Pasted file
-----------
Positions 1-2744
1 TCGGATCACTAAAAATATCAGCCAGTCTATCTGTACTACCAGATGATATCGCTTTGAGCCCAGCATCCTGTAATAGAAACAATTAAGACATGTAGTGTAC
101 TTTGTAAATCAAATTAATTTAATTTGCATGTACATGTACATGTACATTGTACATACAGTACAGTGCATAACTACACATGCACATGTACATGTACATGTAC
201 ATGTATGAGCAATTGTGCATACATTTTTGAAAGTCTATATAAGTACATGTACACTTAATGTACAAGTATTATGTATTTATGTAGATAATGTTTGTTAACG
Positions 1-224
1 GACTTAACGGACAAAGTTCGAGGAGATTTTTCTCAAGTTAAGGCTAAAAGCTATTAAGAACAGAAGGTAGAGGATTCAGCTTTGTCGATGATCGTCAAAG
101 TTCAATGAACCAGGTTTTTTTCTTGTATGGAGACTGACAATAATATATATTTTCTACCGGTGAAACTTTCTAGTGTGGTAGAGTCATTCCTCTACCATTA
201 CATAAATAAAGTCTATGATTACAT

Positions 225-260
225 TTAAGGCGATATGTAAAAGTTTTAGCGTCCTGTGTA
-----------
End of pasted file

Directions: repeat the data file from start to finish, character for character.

Positions 1-2744
1 TCGGATCACTAAAAATATCAGCCAGTCTATCTGTACTACCAGATGATATCGCTTTGAGCCCAGCATCCTGTAATAGAAACAATTAAGACATGTAGTGTAC
101 TTTGTAAATCAAATTAATTTAATTTGCATGTACATGTACATGTACATTGTACATACAGTACAGTGCATAACTACACATGCACATGTACATGTACATGTAC
201 ATGTATGAGCAATTGTGCATACATTTTTGAAAGTCTATATAAGTACATGTACACTTAATGTACAAGTATTATGTATTTATGTAGATAATGTTTGTTAACG
Positions 1-224
1 GACTTAACGGACAAAGTTCGAGGAGATTTTTCTCAAGTTAAGGCTAAAAGCTATTAAGAACAGAAGGTAGAGGATTCAGCTTTGTCGATGATCGTCAAAG
101 TTCAATGAACCAGGTTTTTTTCTTGTATGGAGACTGACAATAATATATATTTTCTACCGGTGAAACTTTCTAGTGTGGTAGAGTCATTCCTCTACCATTA
201 CATAAATAAAGTCTATGATTACAT

Positions 225-260
225 TTAAGGCGATATGTAAAAGTTTTAGCGTCCTGTGTA